Hannah Georgas
Imprints EP

Music, like all works of art, has the power to leave an indelible impression on our souls. For some people, hearing certain songs stirs up all sorts of emotional sense memories that come flooding back as powerfully and intensely as when they were first experienced. As a musician herself, singer-songwriter Hannah Georgas innately understands the power music has to inspire. She’s chosen to cover four songs, written and recorded by influential women in her life, for Imprints, an EP released today (March 8, 2019) in celebration of International Women’s Day.

Imprints is a superbly recorded tribute, subtle in its arrangements but overflowing with sentiment. Georgas’s interpretation of the Cranberries’ “No Need To Argue” (ft. Lucius) puts her signature voice front and centre, highlighting Dolores O’Riordan’s powerful lyrics. Likewise, she tears into Eurythmics’ “Love Is A Stranger”, chewing on Annie Lennox’s raw lyrics with vigour. Georgas says love is “painful, it’s ugly, it makes you crazy and can be consuming,” and she effortlessly channels that energy into her vocal performance. She slows the song’s tempo, turning its signature melodic hook into a hypnotizing charm. A similar approach turns Tegan and Sara’s “Back In Your Head” into a sumptuous piano-based ballad. “That’s The Way Love Goes” retains all the bounce of Janet Jackson’s original version, adding Georgas’s own unique spin.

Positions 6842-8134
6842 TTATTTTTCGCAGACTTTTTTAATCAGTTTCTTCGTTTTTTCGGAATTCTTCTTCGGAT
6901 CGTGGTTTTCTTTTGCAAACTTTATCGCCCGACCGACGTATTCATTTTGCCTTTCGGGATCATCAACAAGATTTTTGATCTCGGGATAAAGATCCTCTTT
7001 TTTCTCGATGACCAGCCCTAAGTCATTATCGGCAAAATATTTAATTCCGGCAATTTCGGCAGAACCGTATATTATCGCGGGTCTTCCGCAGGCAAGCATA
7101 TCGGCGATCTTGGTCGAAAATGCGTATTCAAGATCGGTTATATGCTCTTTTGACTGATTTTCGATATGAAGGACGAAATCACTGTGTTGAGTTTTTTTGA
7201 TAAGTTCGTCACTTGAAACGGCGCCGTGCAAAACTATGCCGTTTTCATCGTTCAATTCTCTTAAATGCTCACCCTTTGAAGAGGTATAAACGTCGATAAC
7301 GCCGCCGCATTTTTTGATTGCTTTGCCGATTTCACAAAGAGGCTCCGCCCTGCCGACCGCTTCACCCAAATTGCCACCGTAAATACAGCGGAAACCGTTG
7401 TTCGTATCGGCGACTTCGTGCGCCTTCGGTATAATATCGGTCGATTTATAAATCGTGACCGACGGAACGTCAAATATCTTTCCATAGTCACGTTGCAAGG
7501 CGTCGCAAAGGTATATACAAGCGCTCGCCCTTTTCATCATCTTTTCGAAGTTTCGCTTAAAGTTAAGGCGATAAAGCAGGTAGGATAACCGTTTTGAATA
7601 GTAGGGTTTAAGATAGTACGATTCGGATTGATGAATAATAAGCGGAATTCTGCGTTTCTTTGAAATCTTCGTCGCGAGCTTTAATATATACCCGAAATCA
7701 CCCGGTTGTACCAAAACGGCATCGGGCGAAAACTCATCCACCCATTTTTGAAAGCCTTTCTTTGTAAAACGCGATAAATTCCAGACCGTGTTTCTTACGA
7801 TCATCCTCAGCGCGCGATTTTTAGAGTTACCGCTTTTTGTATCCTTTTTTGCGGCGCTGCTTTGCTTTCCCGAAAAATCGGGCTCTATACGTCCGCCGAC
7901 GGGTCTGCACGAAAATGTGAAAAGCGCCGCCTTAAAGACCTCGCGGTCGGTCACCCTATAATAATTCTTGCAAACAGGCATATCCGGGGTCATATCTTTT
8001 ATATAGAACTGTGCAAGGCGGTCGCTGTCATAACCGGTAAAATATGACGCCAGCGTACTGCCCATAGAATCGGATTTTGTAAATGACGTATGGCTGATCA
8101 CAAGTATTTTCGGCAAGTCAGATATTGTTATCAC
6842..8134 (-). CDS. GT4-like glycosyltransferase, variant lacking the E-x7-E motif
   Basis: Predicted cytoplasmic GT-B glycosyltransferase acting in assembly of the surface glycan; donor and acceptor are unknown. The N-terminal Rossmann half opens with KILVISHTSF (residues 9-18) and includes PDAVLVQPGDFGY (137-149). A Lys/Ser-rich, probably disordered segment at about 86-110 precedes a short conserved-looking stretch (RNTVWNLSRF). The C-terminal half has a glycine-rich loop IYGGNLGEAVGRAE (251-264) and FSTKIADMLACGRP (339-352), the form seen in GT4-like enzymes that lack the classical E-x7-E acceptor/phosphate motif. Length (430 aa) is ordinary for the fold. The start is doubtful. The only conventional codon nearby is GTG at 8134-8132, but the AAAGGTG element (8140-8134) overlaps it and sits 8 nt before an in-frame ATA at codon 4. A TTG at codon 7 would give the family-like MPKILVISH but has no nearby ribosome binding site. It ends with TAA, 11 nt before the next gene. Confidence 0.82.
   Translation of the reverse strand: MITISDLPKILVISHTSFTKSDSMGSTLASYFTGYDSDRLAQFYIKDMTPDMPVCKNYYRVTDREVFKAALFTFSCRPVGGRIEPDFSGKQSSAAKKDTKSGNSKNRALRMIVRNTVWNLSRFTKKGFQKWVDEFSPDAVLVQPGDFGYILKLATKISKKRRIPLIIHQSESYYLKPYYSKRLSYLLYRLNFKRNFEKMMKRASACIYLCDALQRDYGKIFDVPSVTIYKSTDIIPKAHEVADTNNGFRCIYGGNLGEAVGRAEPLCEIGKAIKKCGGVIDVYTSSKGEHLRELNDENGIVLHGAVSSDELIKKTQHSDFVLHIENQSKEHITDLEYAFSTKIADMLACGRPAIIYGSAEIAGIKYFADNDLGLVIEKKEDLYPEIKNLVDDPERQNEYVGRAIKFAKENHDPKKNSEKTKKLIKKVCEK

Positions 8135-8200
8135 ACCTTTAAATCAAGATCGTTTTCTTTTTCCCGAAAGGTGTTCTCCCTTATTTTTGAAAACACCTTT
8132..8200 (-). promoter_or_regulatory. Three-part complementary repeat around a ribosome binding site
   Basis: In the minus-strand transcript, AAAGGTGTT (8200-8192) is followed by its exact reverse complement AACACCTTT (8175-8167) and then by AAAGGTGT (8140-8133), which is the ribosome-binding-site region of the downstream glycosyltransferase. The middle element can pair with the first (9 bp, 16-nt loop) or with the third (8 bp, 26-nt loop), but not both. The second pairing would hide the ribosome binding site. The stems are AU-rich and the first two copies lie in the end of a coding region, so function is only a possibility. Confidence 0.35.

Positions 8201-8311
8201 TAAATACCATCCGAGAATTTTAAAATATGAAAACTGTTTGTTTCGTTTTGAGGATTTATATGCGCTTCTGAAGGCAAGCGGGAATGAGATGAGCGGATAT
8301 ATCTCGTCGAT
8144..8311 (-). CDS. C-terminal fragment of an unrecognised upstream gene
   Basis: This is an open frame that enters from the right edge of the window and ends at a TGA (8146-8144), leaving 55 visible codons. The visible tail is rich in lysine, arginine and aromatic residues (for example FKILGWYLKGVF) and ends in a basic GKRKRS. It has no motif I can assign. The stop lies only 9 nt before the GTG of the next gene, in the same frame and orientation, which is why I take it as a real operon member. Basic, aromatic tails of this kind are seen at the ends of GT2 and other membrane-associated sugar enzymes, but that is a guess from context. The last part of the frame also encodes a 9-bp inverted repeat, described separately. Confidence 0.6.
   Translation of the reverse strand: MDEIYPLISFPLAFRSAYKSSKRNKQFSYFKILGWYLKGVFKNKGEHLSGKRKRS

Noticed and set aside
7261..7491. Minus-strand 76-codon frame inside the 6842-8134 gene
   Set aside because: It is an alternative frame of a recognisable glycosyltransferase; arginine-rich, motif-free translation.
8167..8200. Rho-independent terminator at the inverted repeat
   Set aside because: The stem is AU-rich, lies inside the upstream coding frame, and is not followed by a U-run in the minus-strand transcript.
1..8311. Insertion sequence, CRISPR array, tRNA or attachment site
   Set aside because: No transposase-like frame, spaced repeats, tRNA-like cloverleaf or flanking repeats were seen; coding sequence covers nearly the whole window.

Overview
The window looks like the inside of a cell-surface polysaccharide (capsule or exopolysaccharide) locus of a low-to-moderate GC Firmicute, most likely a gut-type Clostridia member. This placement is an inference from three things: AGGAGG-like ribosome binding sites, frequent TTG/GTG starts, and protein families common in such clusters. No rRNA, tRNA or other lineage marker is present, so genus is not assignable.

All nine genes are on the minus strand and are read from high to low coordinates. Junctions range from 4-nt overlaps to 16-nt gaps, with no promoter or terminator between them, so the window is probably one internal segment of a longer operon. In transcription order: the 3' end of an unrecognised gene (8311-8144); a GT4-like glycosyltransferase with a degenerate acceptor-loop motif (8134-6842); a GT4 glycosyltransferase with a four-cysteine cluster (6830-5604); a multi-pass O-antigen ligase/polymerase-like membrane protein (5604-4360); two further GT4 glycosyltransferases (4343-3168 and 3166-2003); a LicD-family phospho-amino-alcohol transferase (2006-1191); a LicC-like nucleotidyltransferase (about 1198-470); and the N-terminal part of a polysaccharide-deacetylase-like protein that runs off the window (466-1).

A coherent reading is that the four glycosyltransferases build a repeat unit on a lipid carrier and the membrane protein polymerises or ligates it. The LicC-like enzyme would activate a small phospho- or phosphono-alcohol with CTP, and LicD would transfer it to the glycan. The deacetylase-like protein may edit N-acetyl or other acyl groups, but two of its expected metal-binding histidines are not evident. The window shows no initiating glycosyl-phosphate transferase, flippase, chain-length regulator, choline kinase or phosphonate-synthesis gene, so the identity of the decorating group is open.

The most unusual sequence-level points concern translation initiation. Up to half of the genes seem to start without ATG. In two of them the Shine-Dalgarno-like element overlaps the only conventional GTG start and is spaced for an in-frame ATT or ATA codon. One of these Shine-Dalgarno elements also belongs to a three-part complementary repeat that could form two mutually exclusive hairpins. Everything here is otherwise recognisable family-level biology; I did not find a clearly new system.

That spin, in essence, is the lasting impression that Imprints makes. Whether the covers are of old favourites (“Love Is A Stranger” and “Back In Your Head”) or of songs I wasn’t as familiar with (“No Need to Argue” and “That’s The Way Love Goes”) is irrelevant. My memories and experiences of these songs don’t factor into these covers. These aren’t novelty covers meant to cater to people’s nostalgia. Instead, they are well-considered interpretations meant to capture the beautiful ways we can experience music as individuals. In this way, Hannah Georgas infuses these four tracks with her own lived experiences and sense memories. She makes them her own.

Supporting Caste
“In Between”